Over the years I have bumped into many a famous face on my travels and only on a very few occasions have I really wanted a photo taken with any of them. Not really my thing. However, one PR work day I found myself at Lords, the cricket ground, of all places and I bumped into one of my all-time favourites. This time, I was straight over, shoving my phone to a mate urging him to get a snap.
The (un) lucky recipient of my attention was one Marie McDonald McLaughlin Lawrie, or Lulu to you. I’m not entirely sure when my fixation on her began, but, two projects of hers are immediately in my mind when I think of her. One is the song ‘The Boat That I Row’ her song from 1967. I knew the song as a kid and then re-discovered it a few years later when I was part of the Mono Media DJ collective and one of our team, Claire, used to drop this tune in the middle of her set. It always seemed to work, especially when followed by ‘Glass Onion’ by The Beatles. Certainly TBTIR, along with another of Lulu’s, ‘The Man Who Sold The World’ are firm favourites in my record collection.
Then, the other pointer for me would have to be the film ‘To Sir With Love.’ I watched recently and yes certain elements of it are now dated and not very PC with some frankly clunky dialogue, but it is still a film I find thoroughly enjoyable and, its got Rita Webb in it!
I guess that in 1967 this would have been a fairly radical film in a way, having to deal with issues that were only beginning to be featured and discussed in mainstream cinema in the UK. It was based on the 1959 autobiographical novel of the same name, by author and diplomat E.R. Braithwaite, and adapted for the screen by James Clavell.
The main star of the film was Sidney Poitier, a huge name at the time and alongside him, it featured Suzy Kendall, Judy Geeson and of course Lulu making her big screen debut. Lulu’s song from the film, with lyrics by Don Black, and also called ‘To Sir With Love’, ended up number one on the Billboard charts for five weeks, though bizarrely was only released as a B-side here in the UK.
Columbia Pictures came up with a modest budget of $700,000.00 for the film, which was less than Poitier was getting personally per film by then, which was reported to be on a million per project. However he agreed to make the film for ‘scale’, basically the minimum money available, but he did so with the proviso of a ‘back end’ deal in place, which would pay handsomely if the film did well at the box office. More of that in a bit.
Poitier played Mark Thackeray, coming to the UK, via his homeland of British Guiana and a spell working in menial jobs in California. In reality, he wanted to become an engineer, but finding employment in that industry tough, he turns to teaching and ended up in a rough tough East End school.
He inherited the worst class in the school. Full of kids who have no real interest in education, and all preparing to leave to get the first job they can. He is confronted then by ill-discipline, a total lack of respect, and terrible attitudes.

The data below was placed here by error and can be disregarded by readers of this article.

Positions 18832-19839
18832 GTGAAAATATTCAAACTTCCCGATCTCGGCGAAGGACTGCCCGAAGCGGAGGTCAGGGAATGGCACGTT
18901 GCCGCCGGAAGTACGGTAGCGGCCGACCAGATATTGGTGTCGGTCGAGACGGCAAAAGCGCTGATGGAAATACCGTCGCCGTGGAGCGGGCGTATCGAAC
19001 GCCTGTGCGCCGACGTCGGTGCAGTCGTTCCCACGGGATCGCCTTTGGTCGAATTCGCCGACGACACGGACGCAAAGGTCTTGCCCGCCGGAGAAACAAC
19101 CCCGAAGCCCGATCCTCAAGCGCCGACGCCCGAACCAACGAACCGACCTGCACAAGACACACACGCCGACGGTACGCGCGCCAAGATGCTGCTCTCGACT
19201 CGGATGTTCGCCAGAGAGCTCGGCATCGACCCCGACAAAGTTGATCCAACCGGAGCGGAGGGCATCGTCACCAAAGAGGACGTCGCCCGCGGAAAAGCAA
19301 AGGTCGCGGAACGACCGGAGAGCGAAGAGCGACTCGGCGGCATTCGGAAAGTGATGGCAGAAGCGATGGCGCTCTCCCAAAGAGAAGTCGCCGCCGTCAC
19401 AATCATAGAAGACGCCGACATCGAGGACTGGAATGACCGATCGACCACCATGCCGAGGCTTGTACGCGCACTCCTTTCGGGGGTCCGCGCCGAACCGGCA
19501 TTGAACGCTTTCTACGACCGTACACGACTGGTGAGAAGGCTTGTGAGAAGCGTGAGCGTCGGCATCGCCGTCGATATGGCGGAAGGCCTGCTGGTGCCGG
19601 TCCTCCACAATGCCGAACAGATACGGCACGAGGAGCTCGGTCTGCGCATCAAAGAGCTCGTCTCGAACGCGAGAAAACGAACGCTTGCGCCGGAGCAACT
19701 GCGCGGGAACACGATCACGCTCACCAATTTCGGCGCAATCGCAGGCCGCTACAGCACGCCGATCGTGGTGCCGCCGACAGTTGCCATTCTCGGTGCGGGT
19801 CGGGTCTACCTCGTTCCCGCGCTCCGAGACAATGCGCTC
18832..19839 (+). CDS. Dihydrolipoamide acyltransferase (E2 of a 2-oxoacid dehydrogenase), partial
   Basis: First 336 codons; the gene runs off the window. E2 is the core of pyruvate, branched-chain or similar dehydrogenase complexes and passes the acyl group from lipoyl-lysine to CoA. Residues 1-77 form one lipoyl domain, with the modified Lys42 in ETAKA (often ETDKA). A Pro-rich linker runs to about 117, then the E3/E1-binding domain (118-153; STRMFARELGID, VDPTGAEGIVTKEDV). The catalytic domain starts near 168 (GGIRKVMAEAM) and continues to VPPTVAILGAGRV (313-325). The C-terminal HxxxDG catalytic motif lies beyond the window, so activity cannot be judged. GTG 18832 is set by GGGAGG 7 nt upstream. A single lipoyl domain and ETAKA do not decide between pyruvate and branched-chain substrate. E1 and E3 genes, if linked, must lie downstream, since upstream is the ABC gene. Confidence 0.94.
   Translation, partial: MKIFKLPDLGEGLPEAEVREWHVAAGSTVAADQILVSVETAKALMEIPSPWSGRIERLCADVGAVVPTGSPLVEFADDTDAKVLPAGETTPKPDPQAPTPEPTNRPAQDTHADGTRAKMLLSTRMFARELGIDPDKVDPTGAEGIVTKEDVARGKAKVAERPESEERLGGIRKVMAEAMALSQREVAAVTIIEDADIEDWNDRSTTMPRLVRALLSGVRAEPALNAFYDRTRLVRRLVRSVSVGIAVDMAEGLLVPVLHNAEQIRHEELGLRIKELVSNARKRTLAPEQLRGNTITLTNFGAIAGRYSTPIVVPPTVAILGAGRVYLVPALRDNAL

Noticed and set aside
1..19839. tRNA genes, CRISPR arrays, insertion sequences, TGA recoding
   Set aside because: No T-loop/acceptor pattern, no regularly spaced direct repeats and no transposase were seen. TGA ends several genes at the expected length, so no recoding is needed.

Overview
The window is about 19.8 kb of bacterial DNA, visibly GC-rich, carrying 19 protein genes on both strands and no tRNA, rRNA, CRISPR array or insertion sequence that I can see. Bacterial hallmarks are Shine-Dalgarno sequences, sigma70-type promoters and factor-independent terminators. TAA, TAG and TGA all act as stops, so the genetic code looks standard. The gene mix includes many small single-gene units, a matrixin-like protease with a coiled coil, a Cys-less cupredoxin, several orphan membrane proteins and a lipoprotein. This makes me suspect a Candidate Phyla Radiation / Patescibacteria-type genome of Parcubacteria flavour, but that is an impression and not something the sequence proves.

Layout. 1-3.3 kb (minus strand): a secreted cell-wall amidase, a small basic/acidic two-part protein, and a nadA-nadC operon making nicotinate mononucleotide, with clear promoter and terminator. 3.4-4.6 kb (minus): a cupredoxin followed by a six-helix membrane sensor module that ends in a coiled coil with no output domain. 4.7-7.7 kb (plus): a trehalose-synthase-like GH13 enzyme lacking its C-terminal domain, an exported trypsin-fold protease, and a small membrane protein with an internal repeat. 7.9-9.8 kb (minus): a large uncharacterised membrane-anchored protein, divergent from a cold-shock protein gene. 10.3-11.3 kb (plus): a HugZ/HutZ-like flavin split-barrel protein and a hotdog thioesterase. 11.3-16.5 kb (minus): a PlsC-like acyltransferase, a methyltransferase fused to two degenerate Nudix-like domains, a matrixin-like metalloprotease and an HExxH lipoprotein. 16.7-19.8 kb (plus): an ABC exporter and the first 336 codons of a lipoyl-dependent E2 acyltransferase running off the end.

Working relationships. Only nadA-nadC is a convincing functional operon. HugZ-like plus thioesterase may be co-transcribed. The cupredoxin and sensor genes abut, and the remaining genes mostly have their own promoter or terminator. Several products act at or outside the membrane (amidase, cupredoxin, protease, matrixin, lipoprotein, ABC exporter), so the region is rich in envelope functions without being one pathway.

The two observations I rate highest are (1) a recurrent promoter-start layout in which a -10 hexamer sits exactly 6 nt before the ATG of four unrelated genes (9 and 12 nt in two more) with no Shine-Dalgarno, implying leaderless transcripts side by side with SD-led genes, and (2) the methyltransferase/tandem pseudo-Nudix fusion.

At first, he finds himself at a loss of how to turn the situation around, but slowly he stops treating the class as ‘kids’ and adopts a new policy of treating them as young adults and slowly they begin to respond, well, most of them do. He takes them to a museum, which opens them up to culture, something, that they haven’t experienced before.
Of course, there are a few hiccups along the way, but after beating the class bully in a boxing match, Thackeray wins the class over after suddenly finding himself rejected due to an incident with a pupil and another teacher.
Race and class are very much at the heart of the film, and by and large, both are handled fairly sensitively. Certainly, I found the message on both subjects, to be a positive one by the end of its 105 minutes.
Thackeray then receives a job offer in engineering and is all set to take it, despite being urged to stay and ‘continue to make a difference’ by fellow teacher and potential love interest Gillian, played by Suzy Kendall.
His disruptive class buy him a gift as they hold their farewell dance in the school, with the band of choice on the night being The Mindbenders. Thackeray is genuinely moved by the gesture.
As he sits and ponders the gift, two unruly ‘youths’ rush in and alert him that they will be in his class next year. He is at first taken aback, but then tears up his job offer and returns to the class dance and you just know he’ll be back at the school for the next intake.
It is said that E.R. Braithwaite himself was not that impressed by the film, perhaps feeling it had been ‘showbizzed.’ His book is certainly a more serious study of the problems he faced in the 1940s where he actually set the story. Of course, the film takes place in the ‘Swinging 60s’ which is a far different ‘scene’ altogether.
Never mind the author though, because the public loved it. Despite some poor reviews, one calling it ‘tepid tripe’, it’s box office takings of over $40 million made it the 3rd most popular film of the 1960s, sitting only behind the James Bond duo of ‘Goldfinger’ and ‘Thunderball’ in first and second.
Yes you did read that right. $40 million.
I just hope E.R. Braithwaite was on a good percentage deal. That would have cheered him up.
The Mumper of SE5